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https://mhrainspectorate.blog.gov.uk/2022/02/01/public-consultation-on-new-clinical-trials-legislation/

Public Consultation on new Clinical Trials Legislation

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The MHRA has launched an  8-week public consultation on proposals for legislative changes for clinical trials.

Following the UK’s exit from the European Union, the Medicines and Medical Devices Act allows us the opportunity to update our current legislation in relation to clinical trials (Statutory Instrument 2004/1031, and its numerous amendments). The new proposals are based on feedback from our stakeholders and an Expert Working Group, which included representatives from academia, industry, and patient groups.

We would like to update current legislation to allow us to streamline the regulation of clinical trials approvals, enable innovation, enhance clinical trials transparency, enable greater risk proportionality, and promote patient and public involvement in clinical trials.

We recognise that this cannot be achieved by legislation alone and will be developing guidance to ensure appropriate interpretation of the legislation. The legalisation is one aspect of the UK vision for clinical research delivery:  Saving and improving lives: the future of UK clinical research delivery, a key theme of which is to deliver streamlined, efficient and innovative research – so the UK is seen as the best place in the world to conduct fast, efficient and cutting-edge clinical research.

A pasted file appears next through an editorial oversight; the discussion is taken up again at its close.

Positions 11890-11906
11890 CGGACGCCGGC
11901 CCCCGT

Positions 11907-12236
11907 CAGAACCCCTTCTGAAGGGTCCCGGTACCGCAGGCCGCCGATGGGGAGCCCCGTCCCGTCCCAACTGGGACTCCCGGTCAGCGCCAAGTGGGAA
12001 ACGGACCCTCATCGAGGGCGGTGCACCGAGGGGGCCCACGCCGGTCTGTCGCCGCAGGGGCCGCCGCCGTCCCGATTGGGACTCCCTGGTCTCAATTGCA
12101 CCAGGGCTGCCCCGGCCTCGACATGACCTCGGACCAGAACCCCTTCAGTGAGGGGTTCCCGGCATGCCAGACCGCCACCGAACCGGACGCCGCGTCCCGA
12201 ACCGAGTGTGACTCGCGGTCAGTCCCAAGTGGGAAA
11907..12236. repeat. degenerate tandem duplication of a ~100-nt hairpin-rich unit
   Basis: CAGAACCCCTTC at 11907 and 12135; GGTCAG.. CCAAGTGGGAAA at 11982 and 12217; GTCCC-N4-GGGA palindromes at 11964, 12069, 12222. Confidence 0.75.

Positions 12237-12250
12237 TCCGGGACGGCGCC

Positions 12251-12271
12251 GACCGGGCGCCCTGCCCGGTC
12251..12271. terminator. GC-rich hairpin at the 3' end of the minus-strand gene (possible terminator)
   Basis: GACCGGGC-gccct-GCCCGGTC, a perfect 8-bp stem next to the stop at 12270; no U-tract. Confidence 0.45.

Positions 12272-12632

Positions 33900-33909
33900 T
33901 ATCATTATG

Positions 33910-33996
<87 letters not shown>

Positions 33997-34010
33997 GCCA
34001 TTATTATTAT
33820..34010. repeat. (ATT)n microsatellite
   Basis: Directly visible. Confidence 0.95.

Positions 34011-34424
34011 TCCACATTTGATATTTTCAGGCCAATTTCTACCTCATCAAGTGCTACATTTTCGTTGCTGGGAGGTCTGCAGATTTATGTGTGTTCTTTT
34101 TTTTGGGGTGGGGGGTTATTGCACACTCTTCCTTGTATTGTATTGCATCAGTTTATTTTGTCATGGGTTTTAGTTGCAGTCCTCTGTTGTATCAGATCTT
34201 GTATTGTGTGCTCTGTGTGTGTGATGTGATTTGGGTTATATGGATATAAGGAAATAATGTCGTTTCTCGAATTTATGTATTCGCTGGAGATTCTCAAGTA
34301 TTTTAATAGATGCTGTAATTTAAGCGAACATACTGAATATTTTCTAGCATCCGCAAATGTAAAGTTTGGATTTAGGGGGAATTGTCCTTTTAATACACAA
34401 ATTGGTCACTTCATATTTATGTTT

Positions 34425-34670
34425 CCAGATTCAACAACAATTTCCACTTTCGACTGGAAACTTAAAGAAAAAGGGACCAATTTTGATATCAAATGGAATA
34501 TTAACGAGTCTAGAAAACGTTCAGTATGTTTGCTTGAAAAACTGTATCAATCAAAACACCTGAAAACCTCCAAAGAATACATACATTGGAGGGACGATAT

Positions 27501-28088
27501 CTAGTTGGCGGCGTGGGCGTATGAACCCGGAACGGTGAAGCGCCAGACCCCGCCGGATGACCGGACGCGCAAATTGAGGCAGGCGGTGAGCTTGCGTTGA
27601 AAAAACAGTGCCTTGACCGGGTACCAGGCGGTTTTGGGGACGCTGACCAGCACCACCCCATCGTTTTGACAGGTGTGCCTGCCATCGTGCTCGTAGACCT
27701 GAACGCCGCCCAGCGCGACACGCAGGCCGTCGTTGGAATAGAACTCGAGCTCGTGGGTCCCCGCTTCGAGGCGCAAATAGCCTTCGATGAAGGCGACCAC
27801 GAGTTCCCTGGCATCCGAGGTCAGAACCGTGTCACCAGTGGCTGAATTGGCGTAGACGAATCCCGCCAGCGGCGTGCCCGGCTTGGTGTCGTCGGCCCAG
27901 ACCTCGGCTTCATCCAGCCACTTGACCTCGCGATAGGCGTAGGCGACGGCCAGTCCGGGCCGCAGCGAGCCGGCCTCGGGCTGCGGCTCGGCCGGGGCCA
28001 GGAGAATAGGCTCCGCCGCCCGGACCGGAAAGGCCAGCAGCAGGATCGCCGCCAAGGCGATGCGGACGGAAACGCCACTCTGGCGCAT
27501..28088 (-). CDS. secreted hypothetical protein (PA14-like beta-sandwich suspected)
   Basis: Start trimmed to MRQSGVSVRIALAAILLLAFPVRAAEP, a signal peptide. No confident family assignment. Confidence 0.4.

We are seeking the views of clinical trial participants, researchers, developers, manufacturers, sponsors, investigators, healthcare professionals and the wider public to help shape improvements to the legislation for clinical trials.

The consultation will close at 11pm on Monday, 14 March 2022 – we look forward to receiving your comments.

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6 comments

  1. Comment by Karl Fry posted on

    Improvements for transparency and efficiency are welcomed but significant divergence from EU GMP will inevitably make GB less attractive as a 'tag on' country when overseas sponsors are considering which European countries to include for their clinical trials

    Reply
    • Replies to Karl Fry>

      Comment by Martin O'Kane posted on

      Thank you for your comment. A key objective of the proposals is to ensure any new legislation builds international interoperability so that the UK remains a preferred site to conduct multi-national trials.

      Reply
  2. Comment by Richard Smalley posted on

    I think that is a good goal to work towards Martin. Whilst not easy to achieve, “divergence from EU GMPs” doesn’t necessarily have to be significant from a compliance perspective (if U.K. is still compliant with PICS), but could remove barriers and make the process more efficient.

    Reply
  3. Comment by Shah Ashraf posted on

    Thank You for the Information. It becomes a very important guidance to us when performing a Clinical Study Quality Review Internationally.
    Looking forward to see such more direct guidance from MHRA in future.

    Reply

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